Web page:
82. 82.

    Mayers, J. R. et al. Elevation of circulating branched-chain amino acids is an early event in human pancreatic adenocarcinoma development. Nat. Med. 20, 1193–1198 (2014).

  83. 83.

    Katagiri, R. et al. Increased levels of branched-chain amino acid associated with increased risk of pancreatic cancer in a prospective case-control study of a large cohort. Gastroenterology 155, 1474–1482 (2018).

  84. 84.

    Albaugh, V. L., Pinzon-Guzman, C. & Barbul, A. Arginine-dual roles as an onconutrient and immunonutrient. J. Surg. Oncol. 115, 273–280 (2017).

  85. 85.

    Fletcher, M. et al. L-arginine depletion blunts antitumor T cell responses by inducing myeloid-derived suppressor cells. Cancer Res. 75, 275–283 (2015).

  86. 86.

    Geiger, R. et al. L-arginine modulates T cell metabolism and enhances survival and anti-tumor activity. Cell 167, 829–842 (2016).

  87. 87.

    Steggerda, S. M. et al. Inhibition of arginase by CB-1158 blocks myeloid cell-mediated immune suppression in the tumor microenvironment. J. Immunother. Cancer 5, 101 (2017).

  88. 88.

    Munn, D. H. & Mellor, A. L. Indoleamine 2,3 dioxygenase and metabolic control of immune responses. Trends Immunol. 34, 137–143 (2013).

  89. 89.

    Mondanelli, G. et al. A relay pathway between arginine and tryptophan metabolism confers immunosuppressive properties on dendritic cells. Immunity 46, 233–244 (2017).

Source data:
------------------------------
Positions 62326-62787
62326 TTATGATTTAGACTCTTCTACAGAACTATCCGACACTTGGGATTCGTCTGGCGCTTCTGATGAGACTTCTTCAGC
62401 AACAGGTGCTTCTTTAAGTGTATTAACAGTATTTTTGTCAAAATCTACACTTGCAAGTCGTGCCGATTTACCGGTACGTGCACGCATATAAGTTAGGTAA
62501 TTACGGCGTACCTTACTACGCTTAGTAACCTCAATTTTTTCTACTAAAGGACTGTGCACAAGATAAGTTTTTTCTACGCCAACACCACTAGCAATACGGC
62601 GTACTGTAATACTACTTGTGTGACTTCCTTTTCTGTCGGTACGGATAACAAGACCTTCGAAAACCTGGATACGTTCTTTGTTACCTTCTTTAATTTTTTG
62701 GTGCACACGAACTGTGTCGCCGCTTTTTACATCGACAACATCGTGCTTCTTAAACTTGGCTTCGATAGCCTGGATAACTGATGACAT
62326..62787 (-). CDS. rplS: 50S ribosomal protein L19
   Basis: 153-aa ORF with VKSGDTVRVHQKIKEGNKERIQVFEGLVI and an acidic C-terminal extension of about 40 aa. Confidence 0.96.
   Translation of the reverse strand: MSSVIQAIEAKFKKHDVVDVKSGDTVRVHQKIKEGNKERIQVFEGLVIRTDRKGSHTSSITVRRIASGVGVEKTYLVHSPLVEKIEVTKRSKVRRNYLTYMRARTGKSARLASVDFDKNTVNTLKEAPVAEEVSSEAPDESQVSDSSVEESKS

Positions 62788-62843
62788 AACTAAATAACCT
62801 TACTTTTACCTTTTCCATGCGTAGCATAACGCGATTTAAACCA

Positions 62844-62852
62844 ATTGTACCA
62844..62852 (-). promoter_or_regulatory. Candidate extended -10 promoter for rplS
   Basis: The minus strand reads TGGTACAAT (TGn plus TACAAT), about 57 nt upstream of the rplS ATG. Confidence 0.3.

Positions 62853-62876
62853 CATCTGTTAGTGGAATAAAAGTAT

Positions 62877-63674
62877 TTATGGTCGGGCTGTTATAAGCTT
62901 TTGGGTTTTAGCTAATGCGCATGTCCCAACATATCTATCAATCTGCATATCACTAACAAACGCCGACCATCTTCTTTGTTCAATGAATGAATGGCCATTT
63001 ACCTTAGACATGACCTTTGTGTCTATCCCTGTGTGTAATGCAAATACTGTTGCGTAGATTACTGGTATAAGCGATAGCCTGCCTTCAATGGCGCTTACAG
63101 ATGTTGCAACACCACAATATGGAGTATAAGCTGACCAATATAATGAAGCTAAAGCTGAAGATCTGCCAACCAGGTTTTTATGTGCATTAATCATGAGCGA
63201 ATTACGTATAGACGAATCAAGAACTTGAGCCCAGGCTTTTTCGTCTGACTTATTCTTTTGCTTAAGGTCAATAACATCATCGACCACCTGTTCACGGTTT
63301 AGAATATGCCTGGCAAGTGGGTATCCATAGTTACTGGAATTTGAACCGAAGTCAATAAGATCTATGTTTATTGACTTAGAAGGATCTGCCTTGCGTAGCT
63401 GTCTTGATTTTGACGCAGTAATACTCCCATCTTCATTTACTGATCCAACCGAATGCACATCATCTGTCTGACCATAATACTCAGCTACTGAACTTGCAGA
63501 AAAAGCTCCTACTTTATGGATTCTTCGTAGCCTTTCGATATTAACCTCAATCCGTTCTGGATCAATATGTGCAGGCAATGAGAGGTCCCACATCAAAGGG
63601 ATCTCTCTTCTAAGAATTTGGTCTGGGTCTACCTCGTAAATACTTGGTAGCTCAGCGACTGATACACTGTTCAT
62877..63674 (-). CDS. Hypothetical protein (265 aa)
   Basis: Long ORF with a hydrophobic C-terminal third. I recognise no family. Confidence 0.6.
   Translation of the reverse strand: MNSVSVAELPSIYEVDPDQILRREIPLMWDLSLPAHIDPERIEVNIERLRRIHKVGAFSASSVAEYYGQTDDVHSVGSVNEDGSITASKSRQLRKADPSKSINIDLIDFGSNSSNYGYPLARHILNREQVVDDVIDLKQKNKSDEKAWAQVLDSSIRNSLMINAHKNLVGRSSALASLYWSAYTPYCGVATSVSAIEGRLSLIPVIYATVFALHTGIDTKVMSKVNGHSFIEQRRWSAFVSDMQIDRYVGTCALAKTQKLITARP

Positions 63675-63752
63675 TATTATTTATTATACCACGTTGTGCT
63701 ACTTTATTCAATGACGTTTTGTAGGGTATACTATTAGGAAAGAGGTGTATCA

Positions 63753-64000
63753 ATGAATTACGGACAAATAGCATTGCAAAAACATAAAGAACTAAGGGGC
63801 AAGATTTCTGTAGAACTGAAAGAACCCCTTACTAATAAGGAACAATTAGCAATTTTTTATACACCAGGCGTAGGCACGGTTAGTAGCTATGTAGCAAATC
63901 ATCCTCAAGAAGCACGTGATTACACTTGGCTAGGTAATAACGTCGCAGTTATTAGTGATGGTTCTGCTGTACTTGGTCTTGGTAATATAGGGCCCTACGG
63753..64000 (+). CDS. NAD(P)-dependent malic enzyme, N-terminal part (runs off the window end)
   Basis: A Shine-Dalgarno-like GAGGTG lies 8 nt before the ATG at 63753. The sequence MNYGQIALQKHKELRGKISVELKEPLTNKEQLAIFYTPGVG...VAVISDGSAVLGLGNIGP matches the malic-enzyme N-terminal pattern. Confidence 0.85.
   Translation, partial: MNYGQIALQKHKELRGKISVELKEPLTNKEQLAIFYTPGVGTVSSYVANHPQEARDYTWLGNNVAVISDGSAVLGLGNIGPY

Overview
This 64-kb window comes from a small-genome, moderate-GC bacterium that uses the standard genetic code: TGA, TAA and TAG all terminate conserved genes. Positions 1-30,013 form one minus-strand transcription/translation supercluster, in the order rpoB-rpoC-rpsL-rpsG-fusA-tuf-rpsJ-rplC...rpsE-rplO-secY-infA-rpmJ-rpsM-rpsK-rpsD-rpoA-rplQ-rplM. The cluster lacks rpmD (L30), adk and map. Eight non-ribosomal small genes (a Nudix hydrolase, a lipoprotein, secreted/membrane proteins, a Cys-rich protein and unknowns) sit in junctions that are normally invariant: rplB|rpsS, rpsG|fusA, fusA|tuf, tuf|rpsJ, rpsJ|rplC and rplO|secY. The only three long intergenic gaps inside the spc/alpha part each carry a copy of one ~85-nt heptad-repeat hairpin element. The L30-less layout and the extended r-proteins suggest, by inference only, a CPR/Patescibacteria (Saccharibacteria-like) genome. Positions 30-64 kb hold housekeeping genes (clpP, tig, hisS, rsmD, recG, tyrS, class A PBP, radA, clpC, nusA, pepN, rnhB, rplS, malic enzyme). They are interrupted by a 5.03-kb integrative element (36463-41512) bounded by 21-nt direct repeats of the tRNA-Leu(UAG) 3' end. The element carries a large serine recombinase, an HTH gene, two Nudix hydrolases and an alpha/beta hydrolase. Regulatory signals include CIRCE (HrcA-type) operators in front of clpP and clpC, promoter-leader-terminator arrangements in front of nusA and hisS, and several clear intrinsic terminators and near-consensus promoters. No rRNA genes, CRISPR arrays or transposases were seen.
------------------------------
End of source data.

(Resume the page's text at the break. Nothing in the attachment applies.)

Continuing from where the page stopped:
90. 90.

    Chuang, S.-C. et al. Circulating biomarkers of tryptophan and the kynurenine pathway and lung cancer risk. Cancer Epidemiol. Biomarkers Prev. 23, 461–468 (2014).

  91. 91.

    Mullard, A. IDO takes a blow. Nat. Rev. Drug Discov. 17, 307–307 (2018).

  92. 92.

    Sarrouilhe, D. & Mesnil, M. Serotonin and human cancer: a critical view. Biochimie. (2018).

  93. 93.

    Wu, H., Denna, T. H., Storkersen, J. N. & Gerriets, V. A. Beyond a neurotransmitter: the role of serotonin in inflammation and immunity. Pharmacol. Res. 140, 100–114 (2018).

  94. 94.

    Wang, Q. et al. 5-HTR3 and 5-HTR4 located on the mitochondrial membrane and functionally regulated mitochondrial functions. Sci. Rep. 6, 37336 (2016).

  95. 95.

    Tan, D.-X., Manchester, L. C., Qin, L. & Reiter, R. J. Melatonin: a mitochondrial targeting molecule involving mitochondrial protection and dynamics. Int. J. Mol. Sci. 17, 2124 (2016).

  96. 96.

    Triplett, T. A. et al. Reversal of indoleamine 2,3-dioxygenase-mediated cancer immune suppression by systemic kynurenine depletion with a therapeutic enzyme. Nat. Biotechnol. 13, 5 (2018).

  97. 97.